Wednesday, February 9, 2011

vintage wednesday

     Okay, I have to admit, I have this thing for history.  Not the list of dates and outlines, but the people part.  You know, what life was really life at a point of history.  Where they got their food, what they wore, who they spent their time with, that kind of thing.  So when my friend brought me a stack of her grandmother's knitting books, I got a big kick out of them. 
     I know that I'm... er, a wee bit quirky, but I thought I'd show just a couple things I saw, and what went through my head.

     First up, a book to teach girls young ladies to knit.  I believe this came out at a time when the economy was causing people to have to take up some skills that had gotten put on the shelves.  I love the illustrations.

     All right.  These next set came from the same book, with "over 70 patterns."  These two shots left me wondering about the "vest" which seems to have been a one-piece type undergarment, worn by girls, boys, and women.  I mean really, how do you go from being underwear to being something you wear over your clothes?

     These two, well, gosh, can you even imagine???

     Now, this particular book was printed before the War.  Back when a certain geometric pattern was meaningless: 

     I mean, really it's amazing this book even exists.  What with all the Better Dead Than Red going on, it's amazing they weren't all burned.  I can imagine countless mothers pulling out their hard work, ripping out the stitches they had planned on passing down from one kid to another.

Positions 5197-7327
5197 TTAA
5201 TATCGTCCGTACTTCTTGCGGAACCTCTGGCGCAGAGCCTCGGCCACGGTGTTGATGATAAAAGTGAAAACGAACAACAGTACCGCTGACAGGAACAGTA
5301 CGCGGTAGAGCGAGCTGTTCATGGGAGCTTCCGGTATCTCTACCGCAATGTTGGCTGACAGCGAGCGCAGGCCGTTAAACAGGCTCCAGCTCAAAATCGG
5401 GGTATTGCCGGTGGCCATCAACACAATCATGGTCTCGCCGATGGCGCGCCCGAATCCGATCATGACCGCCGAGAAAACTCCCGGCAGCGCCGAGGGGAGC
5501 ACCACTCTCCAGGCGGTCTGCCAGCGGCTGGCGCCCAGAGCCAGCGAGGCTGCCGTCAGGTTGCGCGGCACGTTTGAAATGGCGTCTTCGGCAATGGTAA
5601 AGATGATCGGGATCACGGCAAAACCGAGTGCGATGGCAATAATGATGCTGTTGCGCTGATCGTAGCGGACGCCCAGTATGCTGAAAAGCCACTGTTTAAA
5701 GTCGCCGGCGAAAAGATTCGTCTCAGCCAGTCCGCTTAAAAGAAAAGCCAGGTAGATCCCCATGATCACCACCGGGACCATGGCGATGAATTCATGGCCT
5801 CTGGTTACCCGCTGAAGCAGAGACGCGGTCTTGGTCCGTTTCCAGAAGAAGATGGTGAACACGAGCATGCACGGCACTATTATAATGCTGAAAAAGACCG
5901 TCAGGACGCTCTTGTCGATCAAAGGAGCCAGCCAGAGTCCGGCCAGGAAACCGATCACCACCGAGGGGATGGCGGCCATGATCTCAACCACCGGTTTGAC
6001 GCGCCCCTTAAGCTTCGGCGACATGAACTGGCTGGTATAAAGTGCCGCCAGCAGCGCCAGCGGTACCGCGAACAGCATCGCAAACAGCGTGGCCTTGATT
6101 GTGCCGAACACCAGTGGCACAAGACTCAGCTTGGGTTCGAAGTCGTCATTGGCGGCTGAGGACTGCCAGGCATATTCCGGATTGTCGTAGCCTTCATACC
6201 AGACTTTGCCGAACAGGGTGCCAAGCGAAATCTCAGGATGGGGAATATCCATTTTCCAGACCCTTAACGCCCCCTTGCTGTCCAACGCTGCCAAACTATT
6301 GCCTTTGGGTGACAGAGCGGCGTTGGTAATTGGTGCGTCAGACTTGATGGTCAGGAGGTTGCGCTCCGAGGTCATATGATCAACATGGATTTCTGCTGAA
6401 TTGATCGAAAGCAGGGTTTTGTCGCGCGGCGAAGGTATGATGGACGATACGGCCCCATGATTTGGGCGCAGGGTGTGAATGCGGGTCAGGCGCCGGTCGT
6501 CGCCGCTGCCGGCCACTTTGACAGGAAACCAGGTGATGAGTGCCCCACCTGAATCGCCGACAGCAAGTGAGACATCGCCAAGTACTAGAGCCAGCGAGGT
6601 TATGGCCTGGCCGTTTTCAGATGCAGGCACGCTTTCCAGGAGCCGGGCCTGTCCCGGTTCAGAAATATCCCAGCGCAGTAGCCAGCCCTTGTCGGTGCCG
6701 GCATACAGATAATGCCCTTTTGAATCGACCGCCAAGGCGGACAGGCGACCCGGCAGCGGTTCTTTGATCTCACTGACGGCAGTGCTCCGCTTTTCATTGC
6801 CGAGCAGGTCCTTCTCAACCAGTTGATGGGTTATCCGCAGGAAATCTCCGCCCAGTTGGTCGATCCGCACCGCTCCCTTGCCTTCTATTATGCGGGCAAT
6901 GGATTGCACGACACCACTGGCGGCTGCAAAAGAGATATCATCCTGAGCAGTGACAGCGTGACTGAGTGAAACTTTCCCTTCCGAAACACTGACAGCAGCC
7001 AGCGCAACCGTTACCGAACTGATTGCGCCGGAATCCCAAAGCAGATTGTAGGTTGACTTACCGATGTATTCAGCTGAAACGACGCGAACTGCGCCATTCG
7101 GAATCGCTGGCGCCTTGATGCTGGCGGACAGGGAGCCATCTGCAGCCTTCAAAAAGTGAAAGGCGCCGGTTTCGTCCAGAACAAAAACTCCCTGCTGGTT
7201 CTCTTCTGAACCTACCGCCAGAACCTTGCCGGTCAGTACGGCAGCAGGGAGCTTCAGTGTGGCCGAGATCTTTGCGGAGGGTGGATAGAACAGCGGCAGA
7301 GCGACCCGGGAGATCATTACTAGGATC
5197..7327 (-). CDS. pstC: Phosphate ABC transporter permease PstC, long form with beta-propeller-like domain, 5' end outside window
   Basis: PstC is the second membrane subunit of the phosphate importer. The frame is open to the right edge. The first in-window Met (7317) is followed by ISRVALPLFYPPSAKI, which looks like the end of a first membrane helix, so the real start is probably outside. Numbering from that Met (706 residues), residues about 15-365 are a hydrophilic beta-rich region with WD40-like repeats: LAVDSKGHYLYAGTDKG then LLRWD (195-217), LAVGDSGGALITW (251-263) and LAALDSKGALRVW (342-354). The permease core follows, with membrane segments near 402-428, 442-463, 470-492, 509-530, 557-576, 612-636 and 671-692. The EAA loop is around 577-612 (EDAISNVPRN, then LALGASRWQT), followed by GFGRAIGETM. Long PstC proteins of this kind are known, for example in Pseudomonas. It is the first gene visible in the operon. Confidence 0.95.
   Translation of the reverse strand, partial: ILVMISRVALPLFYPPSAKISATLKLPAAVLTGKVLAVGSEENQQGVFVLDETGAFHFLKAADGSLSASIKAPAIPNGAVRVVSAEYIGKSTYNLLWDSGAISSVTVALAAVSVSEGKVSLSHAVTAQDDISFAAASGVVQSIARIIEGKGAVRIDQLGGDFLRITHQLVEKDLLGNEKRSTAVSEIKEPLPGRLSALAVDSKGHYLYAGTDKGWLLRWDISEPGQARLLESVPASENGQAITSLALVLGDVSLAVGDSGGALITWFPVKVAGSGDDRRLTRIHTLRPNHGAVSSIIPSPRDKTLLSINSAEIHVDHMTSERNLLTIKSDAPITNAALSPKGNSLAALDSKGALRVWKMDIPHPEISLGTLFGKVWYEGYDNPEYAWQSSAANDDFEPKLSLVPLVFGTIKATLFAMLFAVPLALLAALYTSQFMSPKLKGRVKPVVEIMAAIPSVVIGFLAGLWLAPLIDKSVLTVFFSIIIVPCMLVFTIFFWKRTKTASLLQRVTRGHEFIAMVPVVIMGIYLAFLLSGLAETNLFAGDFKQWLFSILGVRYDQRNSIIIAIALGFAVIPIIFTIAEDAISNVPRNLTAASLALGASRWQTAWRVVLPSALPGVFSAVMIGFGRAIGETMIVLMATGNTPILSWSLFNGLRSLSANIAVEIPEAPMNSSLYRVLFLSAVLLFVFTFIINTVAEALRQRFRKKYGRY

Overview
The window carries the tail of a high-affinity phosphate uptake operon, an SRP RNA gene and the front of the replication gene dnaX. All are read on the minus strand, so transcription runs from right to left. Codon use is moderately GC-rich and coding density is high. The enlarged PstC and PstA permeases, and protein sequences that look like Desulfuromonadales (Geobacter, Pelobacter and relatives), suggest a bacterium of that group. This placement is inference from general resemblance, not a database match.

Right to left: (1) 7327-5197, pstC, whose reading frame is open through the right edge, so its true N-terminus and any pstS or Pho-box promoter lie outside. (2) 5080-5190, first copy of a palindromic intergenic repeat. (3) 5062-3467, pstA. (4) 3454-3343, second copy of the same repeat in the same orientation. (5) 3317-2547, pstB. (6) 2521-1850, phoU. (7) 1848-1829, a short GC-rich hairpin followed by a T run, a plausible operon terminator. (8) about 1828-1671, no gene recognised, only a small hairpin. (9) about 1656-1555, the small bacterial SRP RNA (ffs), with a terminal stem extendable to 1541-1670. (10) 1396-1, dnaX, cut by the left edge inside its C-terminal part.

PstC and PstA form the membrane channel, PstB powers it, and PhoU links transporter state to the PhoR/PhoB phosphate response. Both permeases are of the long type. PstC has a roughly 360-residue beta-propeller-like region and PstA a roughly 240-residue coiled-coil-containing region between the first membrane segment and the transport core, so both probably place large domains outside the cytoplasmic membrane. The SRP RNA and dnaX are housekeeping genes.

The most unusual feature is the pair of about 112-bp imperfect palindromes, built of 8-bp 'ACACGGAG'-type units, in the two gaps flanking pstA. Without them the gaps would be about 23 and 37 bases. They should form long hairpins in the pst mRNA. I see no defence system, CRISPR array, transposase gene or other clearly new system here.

At a later time period, this book was issued:

     And this book, with its everyday sweaters, sweaters to slim you for date night, sweaters for tennis, and even one sweater in a guage that would be considered "modern" (meaning that the loops aren't teeny-tiny, for those of you non-knitters).
      I love flipping through these bits of history, and thinking about other mothers in another time.  Times when if you were encouraged to knit to alleviate "war-nerves."  Times when everyone knew what a soaker was.  Times when all babies wore dresses, because that's what babies wore, no matter the sex (which I suspect had to do with the fact that people only owned so many items of clothes, and those baby things would be used and re-used and re-used). 
     It makes me happy I'm a knitter, because in some way, every stitch I make for my family in our piece of history, connects me to the American women before me, and let's me understand just a tiny bit of who they were.

1 comment:

amy@flexibledreams said...

I love the bathing suit that covers more skin than most homecoming dresses these days :-)